The marketing function, if done correctly, is to focus the business on meeting the needs of its target customers, on the other hand, sales are trying to get the customer to match the product they are selling. Put another way, sales does one function within the business, whereas marketing should have an influence on every area.
· Developing the products that solves customers problems
· Ensuring the correct pricing strategy is adopted
· Making sure the products are readily where and when customers want them
· Establishing a customer support service before, during and after sales
· Promoting the product in a way that convinces the customer that it is not only the preferred choice, but is in fact, the only choice.
The first four bullets above come under what is known as ‘Upstream Marketing’, a process which asks fundamental questions of a business. Which markets does the business want to work in, how much of those markets are available to us, which products does the market need, what features, price, experience etc. and what will give us a competitive edge? The questions that make the difference between success and failure or at least mediocrity.
As we emerge from recession there is a case for saying that competitive advantage should be the main topic of conversation in any boardroom and giving marketing its key role is the way to make this happen.
But what about resources? How much should you invest in marketing?
Please note that I say marketing not advertising
As a percentage of revenue, recent surveys suggest that packaged goods spend between 4% - 10%, retail 2% - 5%, car manufacturers 2% - 3.5% and professional services at the top with at least 15%. In comparison, many SME’s spend barely 1%. This lack of investment kills any chance of creating that all important competitive edge.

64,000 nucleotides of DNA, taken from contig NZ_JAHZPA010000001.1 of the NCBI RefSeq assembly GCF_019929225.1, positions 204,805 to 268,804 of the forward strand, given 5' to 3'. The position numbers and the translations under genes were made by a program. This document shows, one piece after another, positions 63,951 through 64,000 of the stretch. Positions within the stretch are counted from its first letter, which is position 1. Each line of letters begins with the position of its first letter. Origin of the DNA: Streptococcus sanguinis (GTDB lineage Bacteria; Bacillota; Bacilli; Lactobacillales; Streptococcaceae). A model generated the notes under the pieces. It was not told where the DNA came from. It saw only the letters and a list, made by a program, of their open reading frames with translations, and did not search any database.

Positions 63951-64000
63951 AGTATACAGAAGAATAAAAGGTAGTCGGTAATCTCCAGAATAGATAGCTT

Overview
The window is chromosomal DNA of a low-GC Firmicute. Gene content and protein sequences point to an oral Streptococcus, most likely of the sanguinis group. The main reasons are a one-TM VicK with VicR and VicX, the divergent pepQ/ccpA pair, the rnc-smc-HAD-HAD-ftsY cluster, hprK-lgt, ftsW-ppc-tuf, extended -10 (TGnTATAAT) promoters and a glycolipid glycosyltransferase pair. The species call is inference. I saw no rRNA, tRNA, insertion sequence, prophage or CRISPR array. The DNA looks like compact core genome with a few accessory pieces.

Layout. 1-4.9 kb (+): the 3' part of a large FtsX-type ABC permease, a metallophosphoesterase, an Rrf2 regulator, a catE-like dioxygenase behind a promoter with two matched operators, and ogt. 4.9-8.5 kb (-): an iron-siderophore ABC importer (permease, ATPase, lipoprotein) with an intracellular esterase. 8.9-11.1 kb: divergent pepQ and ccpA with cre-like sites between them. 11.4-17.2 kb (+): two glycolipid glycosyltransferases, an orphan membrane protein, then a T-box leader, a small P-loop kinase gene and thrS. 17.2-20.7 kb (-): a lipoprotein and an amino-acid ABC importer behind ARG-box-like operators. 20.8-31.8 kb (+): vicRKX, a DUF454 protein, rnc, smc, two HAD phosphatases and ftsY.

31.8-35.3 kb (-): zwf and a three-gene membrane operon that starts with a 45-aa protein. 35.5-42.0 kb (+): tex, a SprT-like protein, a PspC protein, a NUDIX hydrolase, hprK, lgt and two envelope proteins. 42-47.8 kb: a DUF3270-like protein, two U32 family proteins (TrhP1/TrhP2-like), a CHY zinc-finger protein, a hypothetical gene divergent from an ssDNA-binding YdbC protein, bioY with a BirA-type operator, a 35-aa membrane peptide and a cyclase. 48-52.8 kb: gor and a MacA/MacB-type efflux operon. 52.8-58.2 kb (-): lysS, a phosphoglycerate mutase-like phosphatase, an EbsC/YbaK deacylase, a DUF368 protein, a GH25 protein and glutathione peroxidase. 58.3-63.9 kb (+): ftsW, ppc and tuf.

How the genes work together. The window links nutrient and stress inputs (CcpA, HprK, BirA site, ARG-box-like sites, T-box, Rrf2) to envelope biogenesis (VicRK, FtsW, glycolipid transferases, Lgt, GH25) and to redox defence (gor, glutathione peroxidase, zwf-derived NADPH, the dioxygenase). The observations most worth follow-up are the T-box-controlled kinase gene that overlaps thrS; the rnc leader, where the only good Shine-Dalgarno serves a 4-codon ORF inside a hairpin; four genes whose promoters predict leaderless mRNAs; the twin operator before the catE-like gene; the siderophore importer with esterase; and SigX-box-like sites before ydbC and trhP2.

The question SME owners will ask is “what will be my return on investment”? That of course depends on the strength of your commitment. However, a better question would be; In five years’ time, where will you be in relation to the competition if you continue to treat marketing as an add-on that can be dropped whenever costs need cutting?
David Hassell DLH Marketing
You've been doing the usual things such as asking questions, giving opinions and posting pictures. Now it's time to take your facebook page to a new level and this infiogram from pagemodo shows you how.
Let me first say I am not a photographer (apart from some amateur stuff) and I am not associated with a photographer. However, as a marketer, I am concerned with image and perception. It's for those reasons that I always advise clients to use a professional photographer rather Jim the enthusiastic amateur in accounts. Using a professional doesn't have to cost thousands, but it will probably save thousands in lost revenue.
To illustrate the point, let’s take something we are all familiar with – the take away and fast food menu. We’ve all seen it, whether pushed through your letterbox or above the counter at your local take away. Poorly lit, out of focus pictures of plates of food meant to entice you, when in fact they are more likely to make you question the reason you walked through the door. Then you have the photos taped to the window showing you the deal of the day which is printed on a piece of white paper, fresh off the inkjet printer in the back office, and seems to be one cartridge short of full colour. These are obvious attempts by the owner or manager to save money but the product, i.e. the food, ends up looking totally unappetising with the result probably being lost custom.
The same is true whatever product you sell. Look cheap and expect customers who haggle, portray quality and expect customers who value quality. It’s no coincidence that Rolls Royce and Bentley never leave photography of their cars to chance.
Going back to fast food, take a look at how one of the market leaders, McDonald’s, makes sure you expect the best in fast food.
David has worked in advertising and marketing services for 30 years both client and agency side. Having worked with local, national and muliti-national clients, he set up DLH Marketing to help small organisations, owner managed businesses and those organisations without in-house marketing.